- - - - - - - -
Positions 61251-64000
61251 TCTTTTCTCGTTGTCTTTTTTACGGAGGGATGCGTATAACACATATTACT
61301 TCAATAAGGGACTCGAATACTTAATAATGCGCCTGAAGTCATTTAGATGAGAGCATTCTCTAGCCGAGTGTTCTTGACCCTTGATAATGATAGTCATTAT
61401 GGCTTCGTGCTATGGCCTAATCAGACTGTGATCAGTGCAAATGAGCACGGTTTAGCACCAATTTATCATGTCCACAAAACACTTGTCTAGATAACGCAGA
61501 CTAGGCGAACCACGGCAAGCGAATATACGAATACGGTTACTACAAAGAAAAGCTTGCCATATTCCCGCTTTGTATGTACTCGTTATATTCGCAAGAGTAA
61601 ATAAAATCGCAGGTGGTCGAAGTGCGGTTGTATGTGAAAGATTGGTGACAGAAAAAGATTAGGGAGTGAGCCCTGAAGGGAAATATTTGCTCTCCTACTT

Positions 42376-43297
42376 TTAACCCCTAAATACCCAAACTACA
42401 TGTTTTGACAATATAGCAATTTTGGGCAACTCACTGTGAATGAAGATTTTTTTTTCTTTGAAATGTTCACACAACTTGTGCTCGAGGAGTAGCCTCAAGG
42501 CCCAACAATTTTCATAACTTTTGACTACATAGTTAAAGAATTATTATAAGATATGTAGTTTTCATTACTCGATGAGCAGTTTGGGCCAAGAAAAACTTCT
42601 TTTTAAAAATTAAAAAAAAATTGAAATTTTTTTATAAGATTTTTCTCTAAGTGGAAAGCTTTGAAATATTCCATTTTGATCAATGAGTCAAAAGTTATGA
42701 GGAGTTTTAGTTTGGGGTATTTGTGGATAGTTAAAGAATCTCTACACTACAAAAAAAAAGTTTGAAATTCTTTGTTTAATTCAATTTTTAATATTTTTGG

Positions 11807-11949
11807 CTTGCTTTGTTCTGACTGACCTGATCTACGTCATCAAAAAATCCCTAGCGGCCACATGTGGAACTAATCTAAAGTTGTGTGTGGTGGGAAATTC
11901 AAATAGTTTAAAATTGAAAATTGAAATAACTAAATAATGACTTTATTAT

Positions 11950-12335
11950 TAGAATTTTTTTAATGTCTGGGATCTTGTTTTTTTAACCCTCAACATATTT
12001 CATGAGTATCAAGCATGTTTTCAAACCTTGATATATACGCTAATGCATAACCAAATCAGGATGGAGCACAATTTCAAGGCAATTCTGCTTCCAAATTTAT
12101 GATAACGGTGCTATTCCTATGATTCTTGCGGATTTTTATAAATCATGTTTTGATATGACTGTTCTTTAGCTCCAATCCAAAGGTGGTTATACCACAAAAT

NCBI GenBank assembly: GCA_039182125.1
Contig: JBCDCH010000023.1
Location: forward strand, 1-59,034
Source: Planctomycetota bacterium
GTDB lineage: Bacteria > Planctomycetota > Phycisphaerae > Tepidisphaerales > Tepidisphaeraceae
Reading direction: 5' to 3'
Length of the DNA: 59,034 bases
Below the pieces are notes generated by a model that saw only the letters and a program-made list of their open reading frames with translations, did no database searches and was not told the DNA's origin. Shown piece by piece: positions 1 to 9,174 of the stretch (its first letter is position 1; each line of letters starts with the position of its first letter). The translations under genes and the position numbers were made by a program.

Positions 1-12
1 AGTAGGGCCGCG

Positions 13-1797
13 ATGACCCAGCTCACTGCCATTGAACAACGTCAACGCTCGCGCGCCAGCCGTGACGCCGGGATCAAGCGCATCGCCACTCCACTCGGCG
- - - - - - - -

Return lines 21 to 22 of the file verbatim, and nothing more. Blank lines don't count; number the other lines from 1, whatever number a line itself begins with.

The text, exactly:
Contig: JBCDCH010000023.1
Location: forward strand, 1-59,034